Author: Ibi Zoboi
Publisher: Balzer + Bray
Genre: Young Adult, Contemporary
Review copy: ARC via Edelweiss
Availability: On shelves now
Summary: On the corner of American Street and Joy Road, Fabiola Toussaint thought she would finally find une belle vie—a good life.
But after they leave Port-au-Prince, Haiti, Fabiola’s mother is detained by U.S. immigration, leaving Fabiola to navigate her loud American cousins, Chantal, Donna, and Princess; the grittiness of Detroit’s west side; a new school; and a surprising romance, all on her own.
Just as she finds her footing in this strange new world, a dangerous proposition presents itself, and Fabiola soon realizes that freedom comes at a cost. Trapped at the crossroads of an impossible choice, will she pay the price for the American dream?
Review: American Street and Joy Road cross each other in Detroit. Fabiola's cousins live near this intersection of streets that would seem to bring happiness and the answers to dreams. Fabiola is finding the reality to be very different than what she had expected though. She was coming with her mother from Haiti, but her mother was detained by immigration officials so she had to meet her cousins and her aunt on her own. There are new people to meet and many adjustments to make, but Fabiola holds onto her faith and her inner strength as she settles into the new family and culture. This is very much an immigrant story. Readers see the challenges Fabiola goes through and the balancing act she has holding her values and history close while still trying to find her way in this new life.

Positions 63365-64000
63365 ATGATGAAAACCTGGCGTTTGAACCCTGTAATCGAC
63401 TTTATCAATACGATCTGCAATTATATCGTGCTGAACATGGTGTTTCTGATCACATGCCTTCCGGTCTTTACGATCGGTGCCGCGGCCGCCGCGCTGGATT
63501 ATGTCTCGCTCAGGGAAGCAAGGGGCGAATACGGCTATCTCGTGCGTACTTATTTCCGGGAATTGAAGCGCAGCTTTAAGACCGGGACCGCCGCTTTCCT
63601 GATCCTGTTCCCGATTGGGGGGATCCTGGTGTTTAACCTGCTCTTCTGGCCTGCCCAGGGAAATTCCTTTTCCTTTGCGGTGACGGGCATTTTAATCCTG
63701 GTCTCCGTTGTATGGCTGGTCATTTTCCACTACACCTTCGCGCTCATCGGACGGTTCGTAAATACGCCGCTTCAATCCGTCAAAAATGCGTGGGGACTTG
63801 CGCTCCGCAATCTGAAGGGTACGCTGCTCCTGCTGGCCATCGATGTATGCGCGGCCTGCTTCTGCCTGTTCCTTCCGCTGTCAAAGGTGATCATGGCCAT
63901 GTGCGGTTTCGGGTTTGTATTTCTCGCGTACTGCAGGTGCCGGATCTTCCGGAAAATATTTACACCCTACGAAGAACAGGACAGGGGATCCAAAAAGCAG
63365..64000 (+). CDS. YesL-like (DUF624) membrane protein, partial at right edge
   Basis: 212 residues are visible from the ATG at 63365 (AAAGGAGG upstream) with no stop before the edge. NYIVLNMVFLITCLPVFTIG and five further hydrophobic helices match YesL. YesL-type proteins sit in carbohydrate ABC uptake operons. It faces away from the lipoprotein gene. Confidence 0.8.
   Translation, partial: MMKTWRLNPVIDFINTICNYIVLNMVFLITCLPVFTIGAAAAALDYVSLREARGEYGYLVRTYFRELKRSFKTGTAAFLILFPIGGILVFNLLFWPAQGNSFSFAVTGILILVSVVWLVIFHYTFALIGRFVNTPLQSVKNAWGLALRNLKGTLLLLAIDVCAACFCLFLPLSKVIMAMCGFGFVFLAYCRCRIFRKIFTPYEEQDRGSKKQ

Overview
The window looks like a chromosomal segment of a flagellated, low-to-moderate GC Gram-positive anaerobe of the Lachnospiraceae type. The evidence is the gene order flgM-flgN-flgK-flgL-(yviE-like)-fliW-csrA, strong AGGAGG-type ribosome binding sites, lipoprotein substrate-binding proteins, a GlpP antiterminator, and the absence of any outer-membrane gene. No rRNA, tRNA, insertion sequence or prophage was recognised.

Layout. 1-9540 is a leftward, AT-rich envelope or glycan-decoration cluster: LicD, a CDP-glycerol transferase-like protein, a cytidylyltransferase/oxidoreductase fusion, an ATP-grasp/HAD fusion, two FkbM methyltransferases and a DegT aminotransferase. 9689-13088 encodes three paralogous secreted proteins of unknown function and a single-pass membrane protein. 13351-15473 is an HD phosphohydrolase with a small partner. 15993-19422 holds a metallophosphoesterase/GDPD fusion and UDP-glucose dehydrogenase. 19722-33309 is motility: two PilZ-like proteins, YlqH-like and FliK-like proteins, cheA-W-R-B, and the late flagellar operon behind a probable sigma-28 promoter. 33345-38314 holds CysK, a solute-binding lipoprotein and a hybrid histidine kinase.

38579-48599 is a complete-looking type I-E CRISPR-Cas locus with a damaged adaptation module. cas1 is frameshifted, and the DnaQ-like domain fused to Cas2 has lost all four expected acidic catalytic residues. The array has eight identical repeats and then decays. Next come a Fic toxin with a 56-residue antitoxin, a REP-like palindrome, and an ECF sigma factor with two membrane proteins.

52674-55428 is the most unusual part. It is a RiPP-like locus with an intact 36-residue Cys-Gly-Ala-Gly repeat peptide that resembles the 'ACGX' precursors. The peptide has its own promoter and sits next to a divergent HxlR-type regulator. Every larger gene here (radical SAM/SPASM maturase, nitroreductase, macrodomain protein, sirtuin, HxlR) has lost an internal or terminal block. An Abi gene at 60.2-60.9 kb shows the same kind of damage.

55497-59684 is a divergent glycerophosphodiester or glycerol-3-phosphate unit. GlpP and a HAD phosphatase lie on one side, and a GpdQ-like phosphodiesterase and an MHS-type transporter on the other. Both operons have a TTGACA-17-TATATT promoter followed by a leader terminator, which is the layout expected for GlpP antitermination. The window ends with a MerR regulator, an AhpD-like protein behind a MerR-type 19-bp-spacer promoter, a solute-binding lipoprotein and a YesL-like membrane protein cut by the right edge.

This is also a story of family ties and sisterhood. What are sisters willing to do for each other? Fabiola's cousins may fight among themselves sometimes, but they always have each other's back. The majority of the story is told from Fabiola's perspective, but we do get chapters in between from the sisters and other characters so we get their point of view sometimes.
Faith plays a role in the story too. Fabiola believes in Haitian Vodou and is not about to let that go. In American media, Vodou can often be portrayed in a negative way or is included only to add something exotic. This isn't the case in American Street. It's unique enough that her cousins ask questions about what she's doing, but it is an important part of Fabiola's daily life.
Her faith is something Fabiola appreciates about her Haitian culture. She doesn't just accept the narrative that everything about the U.S. is better. She knows that there are good things about being in the U.S., but also acknowledges the things about her home that were superior - like the support of her family and community and her feeling of safety.
Recommendation: Get it soon. This novel packs quite a punch and Fabiola is someone you will be glad you met.